Back to School, Only When It's Safe!
Updated: Sep 11
In the same way that the state is taking a deliberate and careful approach to reopening the economy, the state must take an equally deliberate and careful approach to reopening our public schools.
In the same way that the state is taking a deliberate and careful approach to reopening the economy, the state must take an equally deliberate and careful approach to reopening our public schools. The reality is that coronavirus is not under control, our school buildings are not equipped to meet environmental health and safety standards due to years of underfunding and disinvestment, and districts do not have adequate plans for reopening schools. Under these conditions it is only reasonable to begin the school year with remote learning. Students and educators must return to buildings only when it is safe.
Leadership should be advocating for a remote start as well as additional school funding. The real commitment to a safe re-opening of the school system lies in budgeting. Additional funding is necessary to guarantee the minimum conditions for a safe and eventual face-to-face reopening. Personal protective equipment, touch free infrared forehead thermometers, hand-sanitizers, and COVID-19 testing kits must be widely available at schools. Additional staff is needed to reduce class size and better meet the needs of students. There must be nurses in every school, adjustment counselors, psychologists, social workers, school family liaisons, and other wrap around support. A teacher to student ratio of a maximum 1:10 is appropriate for physical distancing. Technology must be provided to students and educators as well as IT support. Funds for food must be provided to families while students are away from school buildings.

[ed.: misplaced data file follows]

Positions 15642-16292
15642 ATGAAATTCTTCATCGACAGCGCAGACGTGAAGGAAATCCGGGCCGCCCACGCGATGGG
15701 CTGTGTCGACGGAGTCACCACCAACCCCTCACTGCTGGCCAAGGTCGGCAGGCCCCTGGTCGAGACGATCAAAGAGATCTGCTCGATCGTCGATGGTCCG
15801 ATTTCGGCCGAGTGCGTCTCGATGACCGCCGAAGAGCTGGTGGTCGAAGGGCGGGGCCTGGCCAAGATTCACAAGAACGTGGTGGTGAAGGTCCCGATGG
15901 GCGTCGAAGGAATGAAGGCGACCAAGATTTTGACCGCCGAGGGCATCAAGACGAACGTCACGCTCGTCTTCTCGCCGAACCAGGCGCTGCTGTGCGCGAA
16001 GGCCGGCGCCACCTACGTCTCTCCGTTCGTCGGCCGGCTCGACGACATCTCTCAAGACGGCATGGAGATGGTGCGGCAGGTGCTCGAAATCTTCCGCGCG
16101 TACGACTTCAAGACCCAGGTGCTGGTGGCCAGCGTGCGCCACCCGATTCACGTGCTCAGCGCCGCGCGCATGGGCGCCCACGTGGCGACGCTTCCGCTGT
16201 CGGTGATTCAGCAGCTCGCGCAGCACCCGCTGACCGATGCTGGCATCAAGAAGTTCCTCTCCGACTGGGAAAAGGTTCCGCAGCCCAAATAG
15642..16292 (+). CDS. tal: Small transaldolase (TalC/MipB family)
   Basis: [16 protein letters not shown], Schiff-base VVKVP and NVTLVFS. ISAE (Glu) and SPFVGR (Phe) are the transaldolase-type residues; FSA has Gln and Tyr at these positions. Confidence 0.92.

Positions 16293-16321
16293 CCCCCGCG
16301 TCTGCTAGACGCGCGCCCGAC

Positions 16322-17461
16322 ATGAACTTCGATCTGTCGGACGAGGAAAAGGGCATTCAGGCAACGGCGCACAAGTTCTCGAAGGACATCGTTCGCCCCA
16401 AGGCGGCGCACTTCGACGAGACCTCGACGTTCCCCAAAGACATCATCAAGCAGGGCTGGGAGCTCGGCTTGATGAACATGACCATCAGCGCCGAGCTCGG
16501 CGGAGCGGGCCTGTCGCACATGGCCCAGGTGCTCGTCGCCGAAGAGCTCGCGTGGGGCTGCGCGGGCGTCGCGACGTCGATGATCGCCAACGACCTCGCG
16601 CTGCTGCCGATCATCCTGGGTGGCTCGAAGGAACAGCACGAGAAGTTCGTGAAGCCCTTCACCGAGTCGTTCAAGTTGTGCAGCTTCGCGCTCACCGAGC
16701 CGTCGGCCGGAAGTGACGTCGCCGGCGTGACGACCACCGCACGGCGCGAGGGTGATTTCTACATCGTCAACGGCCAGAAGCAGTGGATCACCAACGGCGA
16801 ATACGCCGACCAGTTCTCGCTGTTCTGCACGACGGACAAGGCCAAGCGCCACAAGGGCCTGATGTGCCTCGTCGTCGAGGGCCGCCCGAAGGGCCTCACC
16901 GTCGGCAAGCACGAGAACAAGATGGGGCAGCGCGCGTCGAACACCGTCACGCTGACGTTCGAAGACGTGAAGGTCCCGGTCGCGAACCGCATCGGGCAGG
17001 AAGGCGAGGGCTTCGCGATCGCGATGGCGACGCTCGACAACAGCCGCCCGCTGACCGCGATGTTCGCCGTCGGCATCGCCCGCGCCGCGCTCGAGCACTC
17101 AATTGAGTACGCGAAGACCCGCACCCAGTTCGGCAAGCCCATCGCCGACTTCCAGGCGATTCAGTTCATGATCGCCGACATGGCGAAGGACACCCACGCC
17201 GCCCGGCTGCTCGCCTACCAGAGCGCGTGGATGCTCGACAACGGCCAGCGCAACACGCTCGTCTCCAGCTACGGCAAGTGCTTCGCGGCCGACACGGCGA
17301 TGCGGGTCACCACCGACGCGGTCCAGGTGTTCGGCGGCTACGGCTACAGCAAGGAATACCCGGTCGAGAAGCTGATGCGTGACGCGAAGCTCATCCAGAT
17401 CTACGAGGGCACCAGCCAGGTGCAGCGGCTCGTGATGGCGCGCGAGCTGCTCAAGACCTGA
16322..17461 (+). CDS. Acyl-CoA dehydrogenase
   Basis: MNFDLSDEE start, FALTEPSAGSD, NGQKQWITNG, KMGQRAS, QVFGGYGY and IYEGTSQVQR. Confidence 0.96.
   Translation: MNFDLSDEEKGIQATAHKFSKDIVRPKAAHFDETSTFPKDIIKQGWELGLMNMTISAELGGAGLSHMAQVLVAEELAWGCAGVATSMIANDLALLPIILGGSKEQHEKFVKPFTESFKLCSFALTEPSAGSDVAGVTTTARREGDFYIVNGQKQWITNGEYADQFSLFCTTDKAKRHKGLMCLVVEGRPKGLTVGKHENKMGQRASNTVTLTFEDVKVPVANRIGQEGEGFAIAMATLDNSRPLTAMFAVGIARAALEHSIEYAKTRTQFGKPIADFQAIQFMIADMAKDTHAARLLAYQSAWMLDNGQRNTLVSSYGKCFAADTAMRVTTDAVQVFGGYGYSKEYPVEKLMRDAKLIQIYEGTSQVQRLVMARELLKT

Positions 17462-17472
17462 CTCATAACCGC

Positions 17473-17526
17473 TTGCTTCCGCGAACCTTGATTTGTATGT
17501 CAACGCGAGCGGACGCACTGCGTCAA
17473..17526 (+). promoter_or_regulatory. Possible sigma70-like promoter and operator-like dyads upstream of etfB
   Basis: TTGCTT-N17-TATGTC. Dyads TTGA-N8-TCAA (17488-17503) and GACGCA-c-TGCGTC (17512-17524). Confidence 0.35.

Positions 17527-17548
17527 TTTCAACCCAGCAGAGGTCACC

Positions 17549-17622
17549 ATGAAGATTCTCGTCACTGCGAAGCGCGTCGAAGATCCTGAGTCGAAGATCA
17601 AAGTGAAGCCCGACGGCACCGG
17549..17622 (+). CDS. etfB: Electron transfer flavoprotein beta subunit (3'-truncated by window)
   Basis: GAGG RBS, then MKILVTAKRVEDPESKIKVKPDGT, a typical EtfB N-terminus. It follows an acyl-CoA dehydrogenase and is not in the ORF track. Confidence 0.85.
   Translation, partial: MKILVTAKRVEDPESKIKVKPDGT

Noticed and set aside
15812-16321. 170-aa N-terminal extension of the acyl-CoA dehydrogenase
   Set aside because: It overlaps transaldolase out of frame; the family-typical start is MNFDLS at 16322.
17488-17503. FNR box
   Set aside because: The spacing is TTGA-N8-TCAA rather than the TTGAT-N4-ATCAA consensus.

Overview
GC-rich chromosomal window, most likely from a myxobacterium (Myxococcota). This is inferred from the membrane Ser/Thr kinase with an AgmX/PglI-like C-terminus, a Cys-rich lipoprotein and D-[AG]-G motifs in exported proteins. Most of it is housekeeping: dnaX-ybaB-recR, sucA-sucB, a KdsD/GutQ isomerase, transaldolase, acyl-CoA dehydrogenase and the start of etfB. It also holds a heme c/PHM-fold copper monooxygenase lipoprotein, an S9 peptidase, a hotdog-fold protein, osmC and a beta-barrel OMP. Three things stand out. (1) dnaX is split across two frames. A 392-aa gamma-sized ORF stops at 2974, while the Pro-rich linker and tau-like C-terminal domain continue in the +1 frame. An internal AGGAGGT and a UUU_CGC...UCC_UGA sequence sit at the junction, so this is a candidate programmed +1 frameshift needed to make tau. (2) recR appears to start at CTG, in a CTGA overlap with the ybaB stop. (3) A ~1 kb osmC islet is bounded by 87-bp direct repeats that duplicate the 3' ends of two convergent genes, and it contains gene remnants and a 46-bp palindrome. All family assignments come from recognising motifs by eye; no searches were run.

Funding should not be used on high-stakes testing and test preparation. This means that we need to make a concerted effort towards the elimination of the pressures and financial commitment associated with high-stakes tests and test preparation in our classrooms and operational procedures.
Business as usual cannot continue. Lives are on the line. We need to slow our educational system down. Healthy bodies and minds must take precedence over educational rigor.
While giving thoughtful consideration to the intense levels of risk currently being faced, school buildings must not reopen to the public at this time. Additional funding must be secured and a thoughtful phased-in-approach based on public-health benchmarks developed before reopening. Anything less would be irresponsible and unconscionable. State and district leadership should be held accountable for the lives lost to the premature reopening of our school buildings.